Interview: Ron Perlman on 'Scorpion King 3,' Albert Brooks

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Best know in recent years for playing the grouchy comic book superhero Hellboy and for his role as a motorcycle club president on the TV series Sons of Anarchy, Ron Perlman is an actor that’s always had something to do ever since coming onto the scene in 1981 with the prehistoric adventure Quest for Fire. Since then, Perlman, 61, has starred in a variety of films and TV shows including last year in Drive and the remake of Conan the Barbarian.

In his latest film, The Scorpion King 3: Battle for Redemption, Perlman plays Egyptian king Horus. During an interview with me, Perlman discussed his first trip to Thailand to shoot the film and what he thinks about all the Oscar buzz his fellow Drive co-star Albert Brooks is receiving.

The Scorpion King 3: Battle for Redemption was released on DVD and Blu-ray Jan. 17.

What drew you to a role like King Horus in The Scorpion King 3?

I admired the heart and mind of this king. I admired the ramifications of his decision making. I admired he was always thinking in terms of the greater good. He was always taking into consideration the long term aspects of the positions he took. He was someone I respected, which is one of the reasons I wanted to play him.

You were also in Conan the Barbarian last year. What is it about these action fantasy films that resonate with you?

The only thing that ever matters to me is how well the story is rendered on the page and how interested I am in exploring the particular humanity of the character they offer. It’s never about the genre or other trappings like the period or whether it’s a comedy or drama or action film. In both instances, I really admired the characters and felt like the storytelling was really interesting, unpredictable and smart. The fact they are both period pictures with sword fighting is truly coincidental. It has no weight on whether or not I decide to be a part of the film.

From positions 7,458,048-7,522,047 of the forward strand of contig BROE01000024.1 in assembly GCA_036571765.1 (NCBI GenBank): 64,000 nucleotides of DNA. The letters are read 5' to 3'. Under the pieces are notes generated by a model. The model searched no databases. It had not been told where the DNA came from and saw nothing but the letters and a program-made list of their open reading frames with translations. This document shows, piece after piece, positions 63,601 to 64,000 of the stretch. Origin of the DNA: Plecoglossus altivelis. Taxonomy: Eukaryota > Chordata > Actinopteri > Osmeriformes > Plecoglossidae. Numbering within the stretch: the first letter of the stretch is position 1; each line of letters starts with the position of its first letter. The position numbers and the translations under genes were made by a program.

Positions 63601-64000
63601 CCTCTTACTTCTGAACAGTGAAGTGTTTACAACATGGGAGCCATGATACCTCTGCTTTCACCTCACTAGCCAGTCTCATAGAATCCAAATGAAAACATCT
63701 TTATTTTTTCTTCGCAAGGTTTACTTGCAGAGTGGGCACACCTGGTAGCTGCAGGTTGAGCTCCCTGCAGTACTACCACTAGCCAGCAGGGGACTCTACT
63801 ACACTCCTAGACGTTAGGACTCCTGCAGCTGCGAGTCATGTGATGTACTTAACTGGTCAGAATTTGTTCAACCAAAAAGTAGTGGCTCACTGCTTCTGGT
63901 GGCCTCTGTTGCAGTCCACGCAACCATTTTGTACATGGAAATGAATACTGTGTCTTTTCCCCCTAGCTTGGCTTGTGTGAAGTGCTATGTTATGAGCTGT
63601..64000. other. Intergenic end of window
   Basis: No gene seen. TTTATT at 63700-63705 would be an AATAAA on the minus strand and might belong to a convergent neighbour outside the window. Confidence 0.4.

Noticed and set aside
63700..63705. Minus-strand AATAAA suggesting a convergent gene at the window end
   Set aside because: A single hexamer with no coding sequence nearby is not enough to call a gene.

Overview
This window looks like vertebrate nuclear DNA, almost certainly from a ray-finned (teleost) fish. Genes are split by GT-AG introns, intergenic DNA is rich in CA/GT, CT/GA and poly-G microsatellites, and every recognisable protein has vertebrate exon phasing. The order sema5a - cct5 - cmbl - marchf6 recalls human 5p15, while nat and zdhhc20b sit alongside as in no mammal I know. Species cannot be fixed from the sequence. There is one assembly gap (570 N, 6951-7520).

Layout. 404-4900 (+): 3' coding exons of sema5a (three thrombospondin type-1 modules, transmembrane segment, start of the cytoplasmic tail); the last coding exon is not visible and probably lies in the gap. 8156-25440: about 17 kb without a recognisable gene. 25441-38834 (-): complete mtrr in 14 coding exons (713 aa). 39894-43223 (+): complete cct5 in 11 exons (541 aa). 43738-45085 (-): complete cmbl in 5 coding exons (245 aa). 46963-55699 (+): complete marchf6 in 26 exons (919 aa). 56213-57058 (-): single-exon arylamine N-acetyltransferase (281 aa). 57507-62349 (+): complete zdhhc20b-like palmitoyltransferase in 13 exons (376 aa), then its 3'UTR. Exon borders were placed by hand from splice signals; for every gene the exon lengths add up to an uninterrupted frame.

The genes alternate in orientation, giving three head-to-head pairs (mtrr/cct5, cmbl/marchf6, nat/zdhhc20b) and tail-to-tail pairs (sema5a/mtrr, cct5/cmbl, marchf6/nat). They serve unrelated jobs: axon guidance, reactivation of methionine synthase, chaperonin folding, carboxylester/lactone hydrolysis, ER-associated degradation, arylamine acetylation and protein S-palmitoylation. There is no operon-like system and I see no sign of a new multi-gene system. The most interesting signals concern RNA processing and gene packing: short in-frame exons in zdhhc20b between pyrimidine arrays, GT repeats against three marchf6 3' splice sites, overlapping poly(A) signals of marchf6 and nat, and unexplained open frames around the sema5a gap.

As an actor, is a film that is going straight to DVD like The Scorpion King 3 as rewarding as a film that has a theatrical release?

I never really concern myself with what happens to a project after I’m finished working on it. I mean it’s nice when you're part of something that’s successful and that people love and respond to positively, but you have to be prepared for the opposite of that as well. The only thing that I know that I have any control of is the time I spend working on a project. If I’m happy with what I’ve done and other people I’m working around are happy with it, then I don’t concern myself with whether is goes to DVD or 8 million screens across the universe.

What was it like shooting the film in Thailand? Had you ever shot a movie there before?

It was my first time in Thailand and it was a beautiful experience for me. I’m kind of obsessed with immersing myself in new cultures and trying to understand how people think and why they move through life the way they do and what are the things that are culturally and socio-politically affecting them. It’s really interesting to go to as many places around the world as humanly possible and explore all those things. I was really struck with how beautiful the people of Thailand are. They’re very generous and joyful. They have dignity even in poverty. I try to understand how that is possible. Thailand was a phenomenal addition to a very lucky life of moving through the world that my profession has afforded me.